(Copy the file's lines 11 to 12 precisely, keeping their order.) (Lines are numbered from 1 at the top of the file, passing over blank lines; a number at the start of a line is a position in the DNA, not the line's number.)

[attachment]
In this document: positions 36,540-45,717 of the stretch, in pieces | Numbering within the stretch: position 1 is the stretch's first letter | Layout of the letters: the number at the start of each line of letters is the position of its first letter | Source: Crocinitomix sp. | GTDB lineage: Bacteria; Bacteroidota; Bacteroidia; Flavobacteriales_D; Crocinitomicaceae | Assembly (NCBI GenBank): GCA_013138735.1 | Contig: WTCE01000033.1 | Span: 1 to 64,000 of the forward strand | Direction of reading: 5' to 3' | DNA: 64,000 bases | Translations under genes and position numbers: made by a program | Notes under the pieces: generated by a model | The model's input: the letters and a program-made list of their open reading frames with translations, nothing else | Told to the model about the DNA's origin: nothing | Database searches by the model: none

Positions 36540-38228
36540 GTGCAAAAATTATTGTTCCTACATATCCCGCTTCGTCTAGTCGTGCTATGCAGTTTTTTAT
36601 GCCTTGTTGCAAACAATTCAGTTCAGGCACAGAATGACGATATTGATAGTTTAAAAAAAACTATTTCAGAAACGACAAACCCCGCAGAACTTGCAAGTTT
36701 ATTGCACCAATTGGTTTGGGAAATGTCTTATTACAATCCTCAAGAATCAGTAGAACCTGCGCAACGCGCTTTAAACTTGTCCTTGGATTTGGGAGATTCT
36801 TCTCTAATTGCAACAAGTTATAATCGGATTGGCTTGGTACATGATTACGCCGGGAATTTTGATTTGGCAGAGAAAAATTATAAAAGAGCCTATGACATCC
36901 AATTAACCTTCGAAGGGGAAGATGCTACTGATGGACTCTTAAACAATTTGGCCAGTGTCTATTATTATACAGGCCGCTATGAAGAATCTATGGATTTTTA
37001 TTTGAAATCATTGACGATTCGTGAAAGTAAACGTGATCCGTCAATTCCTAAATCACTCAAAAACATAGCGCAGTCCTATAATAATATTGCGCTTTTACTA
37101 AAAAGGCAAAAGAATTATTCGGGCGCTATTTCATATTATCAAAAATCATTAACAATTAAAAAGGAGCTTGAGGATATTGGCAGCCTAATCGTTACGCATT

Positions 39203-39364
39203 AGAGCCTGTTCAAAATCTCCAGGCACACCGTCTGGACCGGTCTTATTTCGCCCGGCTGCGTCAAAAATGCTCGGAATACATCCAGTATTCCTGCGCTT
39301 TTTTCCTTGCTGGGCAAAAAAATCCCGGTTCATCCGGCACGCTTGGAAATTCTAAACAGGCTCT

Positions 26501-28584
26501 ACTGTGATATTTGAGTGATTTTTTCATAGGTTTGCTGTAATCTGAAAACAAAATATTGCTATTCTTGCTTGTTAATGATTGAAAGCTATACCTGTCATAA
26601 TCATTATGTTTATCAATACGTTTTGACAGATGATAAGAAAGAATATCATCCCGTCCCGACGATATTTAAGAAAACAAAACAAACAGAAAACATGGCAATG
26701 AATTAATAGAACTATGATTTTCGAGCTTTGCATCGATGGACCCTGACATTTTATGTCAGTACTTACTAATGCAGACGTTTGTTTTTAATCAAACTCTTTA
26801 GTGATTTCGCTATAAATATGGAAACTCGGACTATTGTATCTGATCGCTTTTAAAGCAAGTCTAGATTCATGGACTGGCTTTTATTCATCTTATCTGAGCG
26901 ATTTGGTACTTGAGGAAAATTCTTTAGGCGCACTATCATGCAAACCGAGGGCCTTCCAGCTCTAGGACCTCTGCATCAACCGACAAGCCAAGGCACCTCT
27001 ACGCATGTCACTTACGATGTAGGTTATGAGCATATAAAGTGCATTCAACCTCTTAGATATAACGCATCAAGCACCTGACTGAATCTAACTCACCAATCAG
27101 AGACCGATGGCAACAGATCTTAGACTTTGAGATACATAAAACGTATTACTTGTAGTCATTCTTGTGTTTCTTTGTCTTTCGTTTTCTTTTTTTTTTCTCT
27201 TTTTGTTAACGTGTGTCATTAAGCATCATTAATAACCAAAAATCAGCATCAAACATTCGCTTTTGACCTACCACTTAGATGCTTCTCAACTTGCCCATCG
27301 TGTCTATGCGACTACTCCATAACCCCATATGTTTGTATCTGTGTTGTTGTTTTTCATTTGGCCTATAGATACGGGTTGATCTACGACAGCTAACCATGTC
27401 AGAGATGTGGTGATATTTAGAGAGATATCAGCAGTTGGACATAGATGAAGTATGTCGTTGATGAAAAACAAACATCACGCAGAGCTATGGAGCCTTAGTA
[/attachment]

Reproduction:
39203 AGAGCCTGTTCAAAATCTCCAGGCACACCGTCTGGACCGGTCTTATTTCGCCCGGCTGCGTCAAAAATGCTCGGAATACATCCAGTATTCCTGCGCTT
39301 TTTTCCTTGCTGGGCAAAAAAATCCCGGTTCATCCGGCACGCTTGGAAATTCTAAACAGGCTCT